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Table of Contents
GUEST EDITORIAL
Year : 2021  |  Volume : 11  |  Issue : 2  |  Page : 41-43

Prediction of perioperative mortality in cardiac surgery – Risk scoring systems: In quest of the holy grail


Division of Cardiothoracic Surgery, Star Hospitals, Banjara Hills; Division of Cardiothoracic Surgery, Sajja Heart Foundation, Srinagar Colony, Hyderabad, Telangana, India

Date of Submission30-Oct-2020
Date of Decision31-Oct-2020
Date of Acceptance01-Nov-2020
Date of Web Publication03-May-2021

Correspondence Address:
Dr. Lokeswara Rao Sajja
Division of Cardiothoracic Surgery Star Hospitals, Road No: 10, Banjara Hills Hyderabad - 500 034, Telangana
India
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Source of Support: None, Conflict of Interest: None


DOI: 10.4103/jicc.jicc_76_20

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How to cite this article:
Sajja LR. Prediction of perioperative mortality in cardiac surgery – Risk scoring systems: In quest of the holy grail. J Indian coll cardiol 2021;11:41-3

How to cite this URL:
Sajja LR. Prediction of perioperative mortality in cardiac surgery – Risk scoring systems: In quest of the holy grail. J Indian coll cardiol [serial online] 2021 [cited 2021 Jun 13];11:41-3. Available from: https://www.joicc.org/text.asp?2021/11/2/41/315266



Risk models are widely used to predict patient outcomes after cardiac surgery. Majority of models incorporate operative mortality which is considered to be a measure of the quality of care in cardiac surgery. These models allow accurate prediction of mortality, thereby judiciously offering a surgical strategy for high-risk patients and to achieve optimal outcomes. Over the last quarter of a century, more than 20 of the risk stratifications models have been used in cardiac surgery and the majority of them (over 20) are for adult cardiac surgery and a few for congenital heart defect surgeries. Most of them have been proposed from North America or Europe. Preoperative risk assessments have important implications and may facilitate informed consent, influence consideration for the timing, and choice of surgical interventions. The risk prediction scores have an impact not only on the patient's well-being but also to benchmark institutions, surgical procedures, and surgeons.

Scoring systems were developed to predict mortality rates after high-risk cardiac surgery. There was a paradigm shift in the manner coronary artery disease which was managed in the 1970s when coronary artery bypass grafting (CABG) was the gold standard. With the introduction of percutaneous coronary intervention to tackle coronary artery disease, the spectrum of patients undergoing CABG was rapidly changing, and currently, more and more high-risk patients are undergoing CABG surgery. In the late 1980s Parsonnet score, the first-ever risk stratification score was applied by several surgeons and more variables were used to derive either simplified or complex scoring systems.[1],[2]

Later on, the Euro SCORE I,[3] Euro SCORE II,[4] Society of Thoracic Surgeons (STS) risk score,[5],[6],[7] age-creatinine-ejection fraction (ACEF) scores,[8] ACEF II score,[9] and Northern New England score[10] were developed. All these scores use multiple combinations of patient factors such as age, comorbid conditions, cardiovascular risk factors, and extracardiac risk factors. Euro SCORE II and STS scores are the most frequently used risk scores in the United States and Europe. Euro SCORE was developed and validated on data collection from 128 European surgical centers in 1995 and the results were published in 1999.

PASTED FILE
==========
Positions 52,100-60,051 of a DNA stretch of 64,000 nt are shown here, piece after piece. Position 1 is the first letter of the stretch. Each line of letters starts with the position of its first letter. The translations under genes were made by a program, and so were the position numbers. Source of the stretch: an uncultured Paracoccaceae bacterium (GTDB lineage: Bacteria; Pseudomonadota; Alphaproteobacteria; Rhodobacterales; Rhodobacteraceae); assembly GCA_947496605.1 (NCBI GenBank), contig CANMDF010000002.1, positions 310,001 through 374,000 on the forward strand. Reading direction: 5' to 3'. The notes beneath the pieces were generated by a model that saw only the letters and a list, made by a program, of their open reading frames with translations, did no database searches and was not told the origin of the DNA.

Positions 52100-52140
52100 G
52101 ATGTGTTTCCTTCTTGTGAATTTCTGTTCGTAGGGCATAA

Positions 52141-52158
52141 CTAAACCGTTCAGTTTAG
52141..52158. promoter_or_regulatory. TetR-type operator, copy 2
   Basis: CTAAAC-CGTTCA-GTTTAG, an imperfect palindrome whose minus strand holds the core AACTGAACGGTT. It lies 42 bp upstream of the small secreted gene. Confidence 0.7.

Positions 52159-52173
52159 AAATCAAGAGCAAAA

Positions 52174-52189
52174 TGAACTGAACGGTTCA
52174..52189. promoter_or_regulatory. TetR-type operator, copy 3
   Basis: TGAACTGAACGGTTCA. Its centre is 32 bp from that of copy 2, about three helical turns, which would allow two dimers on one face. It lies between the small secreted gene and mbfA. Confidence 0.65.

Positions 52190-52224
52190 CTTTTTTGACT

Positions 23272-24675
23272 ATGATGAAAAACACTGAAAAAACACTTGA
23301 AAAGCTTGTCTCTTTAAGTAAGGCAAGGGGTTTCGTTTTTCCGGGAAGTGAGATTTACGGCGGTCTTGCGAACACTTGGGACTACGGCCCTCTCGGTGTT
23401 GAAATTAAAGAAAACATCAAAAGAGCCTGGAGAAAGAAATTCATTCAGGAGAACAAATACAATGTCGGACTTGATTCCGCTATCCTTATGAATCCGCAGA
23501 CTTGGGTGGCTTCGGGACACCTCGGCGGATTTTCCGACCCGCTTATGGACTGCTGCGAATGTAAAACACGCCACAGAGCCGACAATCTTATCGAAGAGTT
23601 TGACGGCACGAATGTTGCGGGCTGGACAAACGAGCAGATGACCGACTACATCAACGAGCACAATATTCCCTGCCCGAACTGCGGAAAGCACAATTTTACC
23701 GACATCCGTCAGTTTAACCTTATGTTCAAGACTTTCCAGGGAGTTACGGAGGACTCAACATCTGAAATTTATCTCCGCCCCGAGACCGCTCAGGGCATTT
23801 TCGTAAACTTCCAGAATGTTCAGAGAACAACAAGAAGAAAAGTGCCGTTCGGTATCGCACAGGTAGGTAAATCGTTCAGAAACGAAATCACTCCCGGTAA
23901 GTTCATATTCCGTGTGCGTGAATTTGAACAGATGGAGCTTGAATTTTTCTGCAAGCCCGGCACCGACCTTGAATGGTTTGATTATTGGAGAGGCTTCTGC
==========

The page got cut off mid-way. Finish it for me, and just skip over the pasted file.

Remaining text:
European System for Cardiac Operative Risk Evaluation Top


The European System for Cardiac Operative Risk Evaluation (Euro SCORE) was initially published in 1999 and was the most rigorously evaluated risk stratification system in cardiac surgery.[3],[4] Combining 17 risk factors (patient, cardiac, and operation), the Euro SCORE method is a valuable measure for the prediction of immediate death after adult cardiac surgery. The logistic Euro SCORE was aimed at developing a scoring system predicting early mortality in cardiac surgical patients in Europe based on operative risk factors. It was developed from a large European database and included 13,302 patients.

The Euro SCORE provides two methods for calculating predicted outcomes: the original additive model and the more recent logistic model.[11],[12] Validation of the Euro SCORE took place worldwide in different population groups. Although well-established and validated in several patient population groups, additive Euro SCORE model overestimates mortality in low-risk patients and underestimates mortality in high-risk patients.[13],[14] On the other hand, the logistic Euro SCORE model has been reported to over predict risk despite worsening risk profiles of patients and improvements in cardiac surgical outcomes. This scoring model is more accurate in predicting mortality in combined CABG and valve surgery.[15] The Euro SCORE can be calculated online.


  Society of Thoracic Surgeons Score Top


The STS risk models for various cardiac surgical procedures have been developed since 1999[5],[6],[7] and there is more extensive data entry required to calculate the score and is also available online. A wide variety of endpoints (mortality and multiple morbidities) are included in some of the models calculating risk for isolated CABG, valve surgery, and combined CABG and valve surgeries. The risk models have been modified periodically and 27 new adult cardiac surgery models have been developed and validated.[16] The predictive performance of the STS risk score in general compared to other risk models and remains the most widely used model in the United States. The models include mortality as well as multiple morbidity endpoints including cerebrovascular events, renal failure, prolonged ventilation, and deep sternal wound infection. The STS score was not included in the most comprehensive analysis comparing 19 different scoring systems, while other studies demonstrated that the STS score model showed similar discriminative capability and predictive performance with Euro SCORE and other risk scores.[17]